combining convex and concave lenses. A lens that uses two or more simpler lenses in
this way is called a compound lens.
How do you measure the power of a lens?
If you've ever looked through binoculars,
a telescope, or a magnifying
glass, you'll know that some
lenses magnify (or reduce) the apparent size of an object much more
than others. There's a simple measurement that tells you how powerful
a lens is and it's known as the focal length. The
focal length of a lens is the distance from the center of the lens to the point at
which it focuses light rays. The shorter the focal length, the more
powerful the lens. (It's easy to see why: an ordinary piece of glass would be like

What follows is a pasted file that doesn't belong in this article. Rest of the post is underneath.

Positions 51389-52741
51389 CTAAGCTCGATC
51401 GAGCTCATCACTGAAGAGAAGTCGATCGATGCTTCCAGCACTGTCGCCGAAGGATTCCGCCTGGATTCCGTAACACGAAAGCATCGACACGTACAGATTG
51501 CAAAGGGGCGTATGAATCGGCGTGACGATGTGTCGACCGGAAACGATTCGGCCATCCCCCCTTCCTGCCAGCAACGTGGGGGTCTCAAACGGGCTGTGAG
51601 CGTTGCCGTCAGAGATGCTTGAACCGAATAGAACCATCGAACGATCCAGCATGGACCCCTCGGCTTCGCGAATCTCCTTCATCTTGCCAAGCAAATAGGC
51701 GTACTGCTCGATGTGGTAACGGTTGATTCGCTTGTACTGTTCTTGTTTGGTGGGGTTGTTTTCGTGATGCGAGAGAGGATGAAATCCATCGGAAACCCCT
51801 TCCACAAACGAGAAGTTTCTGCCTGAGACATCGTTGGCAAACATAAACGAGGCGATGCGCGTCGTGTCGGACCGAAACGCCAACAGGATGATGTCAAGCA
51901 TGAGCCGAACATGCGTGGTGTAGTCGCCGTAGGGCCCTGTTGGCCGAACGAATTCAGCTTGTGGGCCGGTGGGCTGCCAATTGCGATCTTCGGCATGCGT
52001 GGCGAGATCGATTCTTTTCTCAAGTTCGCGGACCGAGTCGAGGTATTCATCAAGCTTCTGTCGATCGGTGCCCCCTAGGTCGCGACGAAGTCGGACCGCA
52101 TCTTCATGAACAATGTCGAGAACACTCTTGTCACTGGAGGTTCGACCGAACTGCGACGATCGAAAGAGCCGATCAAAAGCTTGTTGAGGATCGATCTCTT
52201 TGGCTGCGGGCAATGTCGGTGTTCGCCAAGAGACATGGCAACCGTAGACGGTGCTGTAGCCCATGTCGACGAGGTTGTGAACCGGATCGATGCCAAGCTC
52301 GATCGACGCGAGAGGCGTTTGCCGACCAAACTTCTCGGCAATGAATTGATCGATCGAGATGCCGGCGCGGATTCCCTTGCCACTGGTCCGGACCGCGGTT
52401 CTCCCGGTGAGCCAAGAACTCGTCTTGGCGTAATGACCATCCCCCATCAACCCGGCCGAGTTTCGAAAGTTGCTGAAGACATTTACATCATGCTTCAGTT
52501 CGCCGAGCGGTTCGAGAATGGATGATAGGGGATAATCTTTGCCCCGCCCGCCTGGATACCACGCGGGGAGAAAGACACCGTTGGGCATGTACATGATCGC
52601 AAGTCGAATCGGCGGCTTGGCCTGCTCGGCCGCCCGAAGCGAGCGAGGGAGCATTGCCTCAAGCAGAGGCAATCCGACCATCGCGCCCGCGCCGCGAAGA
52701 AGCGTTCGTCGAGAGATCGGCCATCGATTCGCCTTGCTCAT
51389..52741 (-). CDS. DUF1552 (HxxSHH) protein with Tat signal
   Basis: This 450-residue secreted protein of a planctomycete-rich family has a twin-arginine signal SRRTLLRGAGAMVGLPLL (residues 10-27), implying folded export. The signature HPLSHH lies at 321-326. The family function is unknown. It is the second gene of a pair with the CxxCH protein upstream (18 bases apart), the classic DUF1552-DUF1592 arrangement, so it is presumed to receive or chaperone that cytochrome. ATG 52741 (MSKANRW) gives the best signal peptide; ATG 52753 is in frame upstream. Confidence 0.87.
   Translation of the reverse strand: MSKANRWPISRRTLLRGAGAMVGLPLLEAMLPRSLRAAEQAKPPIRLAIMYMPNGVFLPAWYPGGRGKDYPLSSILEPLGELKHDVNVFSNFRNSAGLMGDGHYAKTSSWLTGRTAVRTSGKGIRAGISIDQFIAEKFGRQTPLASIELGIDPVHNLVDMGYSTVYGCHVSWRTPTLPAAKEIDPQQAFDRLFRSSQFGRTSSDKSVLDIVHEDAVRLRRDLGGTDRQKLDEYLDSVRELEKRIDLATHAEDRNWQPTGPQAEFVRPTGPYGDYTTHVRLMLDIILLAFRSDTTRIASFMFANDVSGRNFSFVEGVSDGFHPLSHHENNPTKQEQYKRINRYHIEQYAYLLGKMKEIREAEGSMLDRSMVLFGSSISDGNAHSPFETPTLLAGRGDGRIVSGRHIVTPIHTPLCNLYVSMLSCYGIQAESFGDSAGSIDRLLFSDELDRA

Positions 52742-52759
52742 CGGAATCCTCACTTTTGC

a lens of infinite focal length and wouldn't bring light rays to a focus at all.
On the other hand, an infinitely powerful lens would bring lays rays to a focus in an infinitely short
distance, with zero focal length. A real lens is somewhere between these two extremes.)
You'll find focal lengths written either in
ordinary units of length (such as centimeters, millimeters, or
inches) or in special optical units called diopters.
The diopter measurement of a lens is the reciprocal of the
focal length in meters (one divided by the focal length), so 1 diopter = 1
m, 2 diopters = 0.5 m, 3 diopters = 0.33 meters, and so on.
Eyeglass prescriptions from opticians typically show the strength of the corrective lenses you need in diopters.
The focal length isn't the only important feature of a lens. Bigger
lenses gather more light than smaller ones, so they make a brighter image. This is
particularly important if you're choosing a lens for a camera,
because the amount of light the lens gathers will determine what the